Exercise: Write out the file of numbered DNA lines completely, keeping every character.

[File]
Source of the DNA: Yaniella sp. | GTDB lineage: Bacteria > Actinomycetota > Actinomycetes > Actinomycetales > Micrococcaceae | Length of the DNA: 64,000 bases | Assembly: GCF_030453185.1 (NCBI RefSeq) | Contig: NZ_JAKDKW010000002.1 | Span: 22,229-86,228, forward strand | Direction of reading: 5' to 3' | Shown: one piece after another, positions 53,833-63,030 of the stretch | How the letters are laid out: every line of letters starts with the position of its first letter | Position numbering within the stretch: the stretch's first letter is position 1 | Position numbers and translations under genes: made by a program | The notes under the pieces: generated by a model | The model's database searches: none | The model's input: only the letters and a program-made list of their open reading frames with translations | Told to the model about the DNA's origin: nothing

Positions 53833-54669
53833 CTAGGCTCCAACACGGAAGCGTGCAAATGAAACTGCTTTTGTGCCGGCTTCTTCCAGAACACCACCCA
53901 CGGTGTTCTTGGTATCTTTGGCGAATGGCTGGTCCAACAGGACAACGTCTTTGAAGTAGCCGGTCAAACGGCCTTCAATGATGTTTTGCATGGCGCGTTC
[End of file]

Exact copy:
Source of the DNA: Yaniella sp. | GTDB lineage: Bacteria > Actinomycetota > Actinomycetes > Actinomycetales > Micrococcaceae | Length of the DNA: 64,000 bases | Assembly: GCF_030453185.1 (NCBI RefSeq) | Contig: NZ_JAKDKW010000002.1 | Span: 22,229-86,228, forward strand | Direction of reading: 5' to 3' | Shown: one piece after another, positions 53,833-63,030 of the stretch | How the letters are laid out: every line of letters starts with the position of its first letter | Position numbering within the stretch: the stretch's first letter is position 1 | Position numbers and translations under genes: made by a program | The notes under the pieces: generated by a model | The model's database searches: none | The model's input: only the letters and a program-made list of their open reading frames with translations | Told to the model about the DNA's origin: nothing

Positions 53833-54669
53833 CTAGGCTCCAACACGGAAGCGTGCAAATGAAACTGCTTTTGTGCCGGCTTCTTCCAGAACACCACCCA
53901 CGGTGTTCTTGGTATCTTTGGCGAATGGCTGGTCCAACAGGACAACGTCTTTGAAGTAGCCGGTCAAACGGCCTTCAATGATGTTTTGCATGGCGCGTTC